A few weeks ago, an intriguing New York Times blog post started making the rounds on my Twitter feed, and it's still popping up today. I can see why. Dubbed "The Busy Trap," Tim Kreider's article makes a simple claim:
Idleness is not just a vacation, an indulgence or a vice; it is as indispensable to the brain as vitamin D is to the body, and deprived of it we suffer a mental affliction as disfiguring as rickets. The space and quiet that idleness provides is a necessary condition for standing back from life and seeing it whole, for making unexpected connections and waiting for the wild summer lightning strikes of inspiration—it is, paradoxically, necessary to getting any work done.
It was eye-opening for me that my social circle consists mostly of Type A personalities, as I could feel a collective sigh from the artists, designers and writers in my feed who recognized themselves all too well in this story. In an economy like ours, and as designers throw themselves wholeheartedly into using their skills to address social issues, it can be hard to contemplate idleness. But as the article makes clear, taking time out is often the best thing you can do for your creativity.
Another recent article in NPR said as much, drawing on the famous example of Archimedes in the bathtub:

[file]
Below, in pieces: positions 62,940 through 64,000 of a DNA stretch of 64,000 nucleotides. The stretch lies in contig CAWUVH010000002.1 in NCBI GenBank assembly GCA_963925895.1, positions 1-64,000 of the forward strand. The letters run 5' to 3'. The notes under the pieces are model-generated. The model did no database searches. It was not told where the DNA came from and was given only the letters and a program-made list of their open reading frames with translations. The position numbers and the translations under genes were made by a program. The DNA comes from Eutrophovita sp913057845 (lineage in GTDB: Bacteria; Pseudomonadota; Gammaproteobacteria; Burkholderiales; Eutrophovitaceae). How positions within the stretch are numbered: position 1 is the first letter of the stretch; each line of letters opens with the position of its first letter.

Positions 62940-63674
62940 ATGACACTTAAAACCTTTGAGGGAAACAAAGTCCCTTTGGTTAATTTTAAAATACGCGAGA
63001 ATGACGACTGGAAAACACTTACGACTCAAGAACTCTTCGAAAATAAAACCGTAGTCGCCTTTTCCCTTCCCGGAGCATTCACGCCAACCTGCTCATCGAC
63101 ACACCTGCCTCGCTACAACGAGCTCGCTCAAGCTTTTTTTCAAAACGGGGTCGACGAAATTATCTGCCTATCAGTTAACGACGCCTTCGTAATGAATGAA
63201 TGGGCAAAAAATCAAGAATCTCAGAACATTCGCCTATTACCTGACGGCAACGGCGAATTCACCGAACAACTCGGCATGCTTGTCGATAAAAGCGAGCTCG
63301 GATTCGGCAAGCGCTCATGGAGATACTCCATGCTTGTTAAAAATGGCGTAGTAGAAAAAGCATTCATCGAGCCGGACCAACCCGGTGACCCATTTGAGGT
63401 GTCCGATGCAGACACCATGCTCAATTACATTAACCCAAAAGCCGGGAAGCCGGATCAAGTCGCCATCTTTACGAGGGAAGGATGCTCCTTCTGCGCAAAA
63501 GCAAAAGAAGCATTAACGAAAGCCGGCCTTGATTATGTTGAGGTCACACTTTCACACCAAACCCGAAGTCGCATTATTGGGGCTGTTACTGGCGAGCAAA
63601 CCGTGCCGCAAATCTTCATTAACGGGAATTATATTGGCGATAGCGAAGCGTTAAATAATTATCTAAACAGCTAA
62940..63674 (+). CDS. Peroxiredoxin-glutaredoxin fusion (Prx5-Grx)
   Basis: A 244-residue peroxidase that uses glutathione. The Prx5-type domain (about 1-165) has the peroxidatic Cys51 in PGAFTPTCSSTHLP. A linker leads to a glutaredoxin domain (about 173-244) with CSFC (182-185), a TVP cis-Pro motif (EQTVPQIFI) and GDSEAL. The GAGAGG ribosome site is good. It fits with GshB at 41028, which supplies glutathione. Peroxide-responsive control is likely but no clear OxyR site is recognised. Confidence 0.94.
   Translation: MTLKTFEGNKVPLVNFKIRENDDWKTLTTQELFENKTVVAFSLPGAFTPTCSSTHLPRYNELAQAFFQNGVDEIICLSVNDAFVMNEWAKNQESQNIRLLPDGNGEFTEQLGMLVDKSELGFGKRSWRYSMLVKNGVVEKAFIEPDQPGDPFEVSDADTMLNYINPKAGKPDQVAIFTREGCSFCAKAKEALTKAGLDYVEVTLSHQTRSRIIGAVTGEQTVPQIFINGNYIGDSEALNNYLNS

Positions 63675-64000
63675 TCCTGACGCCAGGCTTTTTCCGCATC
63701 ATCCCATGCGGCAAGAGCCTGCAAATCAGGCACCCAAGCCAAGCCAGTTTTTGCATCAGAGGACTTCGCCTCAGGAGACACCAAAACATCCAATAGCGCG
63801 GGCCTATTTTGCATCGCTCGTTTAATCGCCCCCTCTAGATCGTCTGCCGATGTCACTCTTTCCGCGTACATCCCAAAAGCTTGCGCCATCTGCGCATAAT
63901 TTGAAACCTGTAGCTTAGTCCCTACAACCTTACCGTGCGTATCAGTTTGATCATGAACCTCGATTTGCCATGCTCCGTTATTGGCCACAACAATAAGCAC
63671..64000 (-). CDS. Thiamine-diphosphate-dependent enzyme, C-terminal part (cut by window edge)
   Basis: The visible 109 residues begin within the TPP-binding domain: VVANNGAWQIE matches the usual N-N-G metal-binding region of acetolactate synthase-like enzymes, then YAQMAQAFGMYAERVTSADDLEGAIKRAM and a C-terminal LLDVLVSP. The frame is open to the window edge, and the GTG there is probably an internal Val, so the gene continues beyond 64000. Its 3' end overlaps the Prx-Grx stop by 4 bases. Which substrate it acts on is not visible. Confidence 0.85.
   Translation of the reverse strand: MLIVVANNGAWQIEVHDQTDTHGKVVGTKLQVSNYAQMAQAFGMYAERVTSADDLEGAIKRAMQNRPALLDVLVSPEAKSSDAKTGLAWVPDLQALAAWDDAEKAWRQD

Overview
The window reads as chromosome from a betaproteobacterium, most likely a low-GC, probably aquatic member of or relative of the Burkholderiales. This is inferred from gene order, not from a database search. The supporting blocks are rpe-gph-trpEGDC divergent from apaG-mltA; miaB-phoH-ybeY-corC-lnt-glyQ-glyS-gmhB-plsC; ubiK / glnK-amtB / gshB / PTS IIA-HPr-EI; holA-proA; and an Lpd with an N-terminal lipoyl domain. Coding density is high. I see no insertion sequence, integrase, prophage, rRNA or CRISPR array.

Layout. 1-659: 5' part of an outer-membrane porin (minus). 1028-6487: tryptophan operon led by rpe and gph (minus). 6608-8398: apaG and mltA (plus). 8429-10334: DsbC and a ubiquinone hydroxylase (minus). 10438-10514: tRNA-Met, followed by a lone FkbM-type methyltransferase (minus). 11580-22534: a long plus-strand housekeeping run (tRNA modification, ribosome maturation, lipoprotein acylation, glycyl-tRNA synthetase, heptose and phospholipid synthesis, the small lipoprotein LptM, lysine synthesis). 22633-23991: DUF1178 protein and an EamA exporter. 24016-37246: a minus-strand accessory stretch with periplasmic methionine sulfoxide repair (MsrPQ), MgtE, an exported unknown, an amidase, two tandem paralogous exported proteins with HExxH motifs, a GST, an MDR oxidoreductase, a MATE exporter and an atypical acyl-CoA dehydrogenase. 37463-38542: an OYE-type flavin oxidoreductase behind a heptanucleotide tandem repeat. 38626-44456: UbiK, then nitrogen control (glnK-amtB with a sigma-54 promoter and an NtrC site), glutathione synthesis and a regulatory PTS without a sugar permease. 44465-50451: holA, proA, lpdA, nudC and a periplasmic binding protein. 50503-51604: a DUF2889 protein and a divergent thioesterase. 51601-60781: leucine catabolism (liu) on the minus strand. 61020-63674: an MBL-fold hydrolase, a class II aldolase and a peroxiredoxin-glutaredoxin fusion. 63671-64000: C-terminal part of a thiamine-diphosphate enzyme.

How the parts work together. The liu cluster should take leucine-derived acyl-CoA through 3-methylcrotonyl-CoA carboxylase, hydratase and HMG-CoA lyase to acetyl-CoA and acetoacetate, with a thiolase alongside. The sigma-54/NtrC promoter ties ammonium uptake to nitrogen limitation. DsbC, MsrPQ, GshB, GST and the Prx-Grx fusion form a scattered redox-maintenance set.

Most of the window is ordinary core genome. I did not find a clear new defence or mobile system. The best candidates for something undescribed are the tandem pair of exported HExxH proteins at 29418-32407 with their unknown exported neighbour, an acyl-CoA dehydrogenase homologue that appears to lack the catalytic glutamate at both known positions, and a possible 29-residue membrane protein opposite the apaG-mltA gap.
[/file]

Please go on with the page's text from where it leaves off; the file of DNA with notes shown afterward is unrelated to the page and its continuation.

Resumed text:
As the ancient Greek engineer Vetruvius told us, Archimedes was lounging in a public bath when he noticed the water level go up and down as people got in and out. He suddenly realized that water could help him calculate the density of gold. "This alteration [of thoughts] may be very useful for churning the creative process," says Jonathan Schooler, a psychology professor at the University of California, Santa Barbara.
Easier said than done, of course, in a world that seems caught up and defined by deadlines, bills and the the relentless pace of social media and globalized communications. But almost every great designer I've met has preached to me the value of taking some time out and just... being. It's good for the mind, but it also means better ideas. And it seems that the more you can carve out for idle time, the more that will reap rewards in creativity.